Scanner scandal: Prices changing from shelf to register

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Action News investigate the scandal at the scanner (Shutterstock)

Imagine going to the checkout line of your favorite store and suddenly realizing you're being overcharged for more than half the items in your cart, from power tools to t-shirts and grocery items.

That's what one Action News viewer says happened to him. So we decided to investigate.

Oxford Circle resident Terry Boyle is a retired machinist living on Social Security, who says he has to watch every cent.

"When I go shopping, with my fixed income... when I go to the cash register, I know how much it is going to be," Boyle said.

He shops with a pad of paper and a pen. Every penny is recorded on that list.

Boyle says he has noticed, time after time for more than a year, that his favorite drink mix is advertised at one price on the store rack, but comes up as another when he goes to the checkout.

"It's charging more than it was marked on the shelf," he said.

In fact, Boyle says, on a recent trip to the Target store on Cottman Avenue in Northeast Philadelphia he was overcharged for four of the seven items he purchased.

One item scanned a full dollar more at the register than was indicated on the shelf.

Boyle says he contacted Action News because each time he has alerted store managers to the problem, he has not been satisfied by their response.

"She said, 'There is nothing we can do. We already straightened out the price for you, so that's it,'" Boyle said.

In Philadelphia, there are no government inspections of store scanners.

So we tagged along with Camden County Weights and Measures investigator Scott Traynor to get to the bottom of the scanning scandal.

"Our fines can range up to $100 per item that's overpriced," Traynor said.

At four different stops, Traynor scanned the prices of at least 300 items.

At the Home Depot in Cherry Hill, Traynor was overcharged for two items, one for $1, the other for $5.

At a Kohl's store, three shirts all rang up at $5 over their listed prices.

At a Rite Aid store, nine similar items all rang up 20 cents over the advertised price.

And at a Walmart store, Traynor was overcharged for eight items. The discrepancies ranged from 27 cents to $5.02 above what was listed on the shelf.

"Stores are aware that we are looking, we are monitoring, and that there are severe penalties if they do not comply," said Camden County Freeholder Carmen Rodriguez.

Rodriguez says their inspectors are tasked with protecting the interest of consumers.

"Especially if you're not vigilant, they could definitely cost you thousands," Rodriguez said. "But that is what we're trying to prevent."

Action News reached out to all of the stores for comment.

Rite Aid said it believes this is an "isolated incident." The company said they "take price-scanning very seriously."

Home Depot called it "rare" and said they "generally honor the lower price."

Walmart said if "customers find a different price on the shelf... the lower price is the price the customer receives."

Kohl's did not respond to our request for a comment.

"I think this happens all too often, and I think many people trust scanners and should not," consumer advocate Lance Haver said.

Haver says a lack of enforcement in Pennsylvania may give retailers little incentive to comply.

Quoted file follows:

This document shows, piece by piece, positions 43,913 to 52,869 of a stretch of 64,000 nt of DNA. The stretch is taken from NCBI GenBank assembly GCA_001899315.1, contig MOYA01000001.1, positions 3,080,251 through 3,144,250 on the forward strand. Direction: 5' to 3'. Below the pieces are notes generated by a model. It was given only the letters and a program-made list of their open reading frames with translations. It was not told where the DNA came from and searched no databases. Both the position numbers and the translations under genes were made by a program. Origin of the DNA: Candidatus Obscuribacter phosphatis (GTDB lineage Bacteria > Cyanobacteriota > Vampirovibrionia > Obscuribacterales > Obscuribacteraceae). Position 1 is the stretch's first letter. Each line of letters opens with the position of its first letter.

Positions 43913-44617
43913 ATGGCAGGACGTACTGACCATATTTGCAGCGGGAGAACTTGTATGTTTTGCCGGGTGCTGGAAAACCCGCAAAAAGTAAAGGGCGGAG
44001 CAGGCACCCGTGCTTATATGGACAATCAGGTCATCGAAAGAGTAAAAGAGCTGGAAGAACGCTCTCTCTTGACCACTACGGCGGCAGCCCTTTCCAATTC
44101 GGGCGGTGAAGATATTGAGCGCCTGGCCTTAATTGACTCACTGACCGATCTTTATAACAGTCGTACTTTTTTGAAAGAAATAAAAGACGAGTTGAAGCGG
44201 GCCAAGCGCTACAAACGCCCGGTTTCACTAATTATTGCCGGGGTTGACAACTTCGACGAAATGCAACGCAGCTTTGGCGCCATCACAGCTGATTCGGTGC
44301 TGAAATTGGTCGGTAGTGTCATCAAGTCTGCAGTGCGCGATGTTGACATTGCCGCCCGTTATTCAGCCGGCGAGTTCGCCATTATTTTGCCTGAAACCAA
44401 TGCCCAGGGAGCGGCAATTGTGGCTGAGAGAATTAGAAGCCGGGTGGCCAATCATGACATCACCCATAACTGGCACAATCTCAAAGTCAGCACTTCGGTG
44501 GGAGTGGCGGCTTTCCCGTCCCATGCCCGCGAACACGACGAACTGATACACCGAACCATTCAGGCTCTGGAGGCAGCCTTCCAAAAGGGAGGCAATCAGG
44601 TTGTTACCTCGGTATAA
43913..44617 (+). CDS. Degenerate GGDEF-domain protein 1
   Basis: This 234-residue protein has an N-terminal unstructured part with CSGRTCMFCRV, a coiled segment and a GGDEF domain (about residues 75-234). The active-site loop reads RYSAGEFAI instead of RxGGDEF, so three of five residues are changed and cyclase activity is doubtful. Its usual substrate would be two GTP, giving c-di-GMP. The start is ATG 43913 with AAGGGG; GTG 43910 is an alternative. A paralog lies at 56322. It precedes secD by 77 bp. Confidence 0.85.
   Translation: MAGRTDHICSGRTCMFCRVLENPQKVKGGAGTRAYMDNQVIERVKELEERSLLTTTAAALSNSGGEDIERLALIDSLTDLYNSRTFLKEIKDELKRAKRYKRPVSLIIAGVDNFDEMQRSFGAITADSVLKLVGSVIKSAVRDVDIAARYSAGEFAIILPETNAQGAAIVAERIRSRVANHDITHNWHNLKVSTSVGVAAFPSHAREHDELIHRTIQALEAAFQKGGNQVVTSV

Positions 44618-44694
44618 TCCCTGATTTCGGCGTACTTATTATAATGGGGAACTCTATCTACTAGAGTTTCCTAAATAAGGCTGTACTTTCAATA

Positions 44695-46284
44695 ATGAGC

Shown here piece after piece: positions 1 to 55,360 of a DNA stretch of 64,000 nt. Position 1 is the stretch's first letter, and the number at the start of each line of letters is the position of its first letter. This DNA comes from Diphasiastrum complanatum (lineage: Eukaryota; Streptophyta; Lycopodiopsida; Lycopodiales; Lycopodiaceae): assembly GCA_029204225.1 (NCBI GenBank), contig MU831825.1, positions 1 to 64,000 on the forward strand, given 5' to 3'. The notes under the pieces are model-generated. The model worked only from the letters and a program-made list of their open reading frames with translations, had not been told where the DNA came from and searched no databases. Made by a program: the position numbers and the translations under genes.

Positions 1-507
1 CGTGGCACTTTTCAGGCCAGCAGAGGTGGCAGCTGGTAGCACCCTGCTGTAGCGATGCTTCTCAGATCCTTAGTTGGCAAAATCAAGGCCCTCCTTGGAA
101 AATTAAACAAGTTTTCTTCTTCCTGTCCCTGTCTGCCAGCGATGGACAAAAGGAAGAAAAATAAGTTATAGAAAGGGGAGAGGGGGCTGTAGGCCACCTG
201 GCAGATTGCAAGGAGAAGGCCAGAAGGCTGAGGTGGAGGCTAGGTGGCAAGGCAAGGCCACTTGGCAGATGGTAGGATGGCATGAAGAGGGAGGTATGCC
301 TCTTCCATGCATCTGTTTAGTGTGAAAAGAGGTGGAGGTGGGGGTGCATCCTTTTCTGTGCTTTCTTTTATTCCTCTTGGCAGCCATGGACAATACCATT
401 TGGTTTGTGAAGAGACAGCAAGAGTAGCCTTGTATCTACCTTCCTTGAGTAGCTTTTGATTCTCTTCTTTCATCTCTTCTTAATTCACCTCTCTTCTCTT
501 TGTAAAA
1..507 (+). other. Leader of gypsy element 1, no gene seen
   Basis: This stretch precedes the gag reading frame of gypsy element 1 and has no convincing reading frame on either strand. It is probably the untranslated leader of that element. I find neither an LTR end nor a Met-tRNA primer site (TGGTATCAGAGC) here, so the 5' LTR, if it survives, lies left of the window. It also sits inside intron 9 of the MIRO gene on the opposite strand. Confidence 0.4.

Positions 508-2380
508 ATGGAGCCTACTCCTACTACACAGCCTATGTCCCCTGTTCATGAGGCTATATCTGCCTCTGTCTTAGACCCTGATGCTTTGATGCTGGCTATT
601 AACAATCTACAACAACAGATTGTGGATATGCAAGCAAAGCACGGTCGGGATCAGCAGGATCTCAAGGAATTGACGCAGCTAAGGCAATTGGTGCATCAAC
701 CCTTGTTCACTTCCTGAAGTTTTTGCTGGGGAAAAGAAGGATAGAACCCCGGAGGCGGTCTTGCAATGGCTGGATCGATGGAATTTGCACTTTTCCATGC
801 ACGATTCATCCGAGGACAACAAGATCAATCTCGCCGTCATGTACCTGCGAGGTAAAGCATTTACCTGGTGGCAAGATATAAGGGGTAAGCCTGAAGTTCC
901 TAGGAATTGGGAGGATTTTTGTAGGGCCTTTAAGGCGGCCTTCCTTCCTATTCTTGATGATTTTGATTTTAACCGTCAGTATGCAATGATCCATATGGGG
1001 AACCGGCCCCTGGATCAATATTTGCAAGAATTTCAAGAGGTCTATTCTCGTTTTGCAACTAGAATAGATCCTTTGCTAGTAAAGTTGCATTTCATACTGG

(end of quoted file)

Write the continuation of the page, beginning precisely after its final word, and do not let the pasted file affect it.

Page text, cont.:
"The law is very clear: whatever the price is marked, it is supposed to scan at that price or else there are consequences. The law is not being enforced, unfortunately," Haver said.

In fact, when we took Boyle back to Target to go shopping, five of six items he picked up - including his drink mix - were wrong.

Target tells us they "have processes in place to adjust items' shelf pricing," and if there is an error, they "will make it right for the guest at the time of purchase."

Even though Boyle says he notified them several times, the price for the drink mix still rang up wrong.

"I don't think it's fair to other people, and I shouldn't have to go through that either," Boyle said.

Our experts say you should always get your receipt, and check the prices when you check out. If something seems wrong, contact a store manager.

The Attorney General's office says as a courtesy the store should honor the lower price.


"It's rare that we have pricing errors, but if there's a price discrepancy between the shelf or display and checkout, we generally honor the lower price." - Home Depot

"Providing accurate pricing to our guests is important to Target. We have processes in place to adjust items' shelf pricing, however, there may be times when an error occurs and a product's price sign may not be changed within the right timeframe. If a guest notices a discrepancy, we encourage the guest to let a Target team member know immediately so we can ensure the correct price is listed on the shelf, and we will make it right for the guest at the time of purchase." - Target

"While we believe this to be an isolated incident, we take price scanning very seriously, having devoted significant resources and training to ensure accuracy. We strive for 100% accuracy, monitor our systems closely and our associates conduct random spot checks and internal audits. Errors are not intentional and when errors are found, we take immediate action to correct the prices and retrain our associates on our price change procedures." -Rite Aid

"Thanks for bringing this issue to our attention. We want to ensure that our customers have a positive experience when shopping our stores - and know that pricing discrepancies don't fit within that great experience. Should customers find a different price on the shelf than what they see at checkout, the lower price is the price the customer receives." - Walmart
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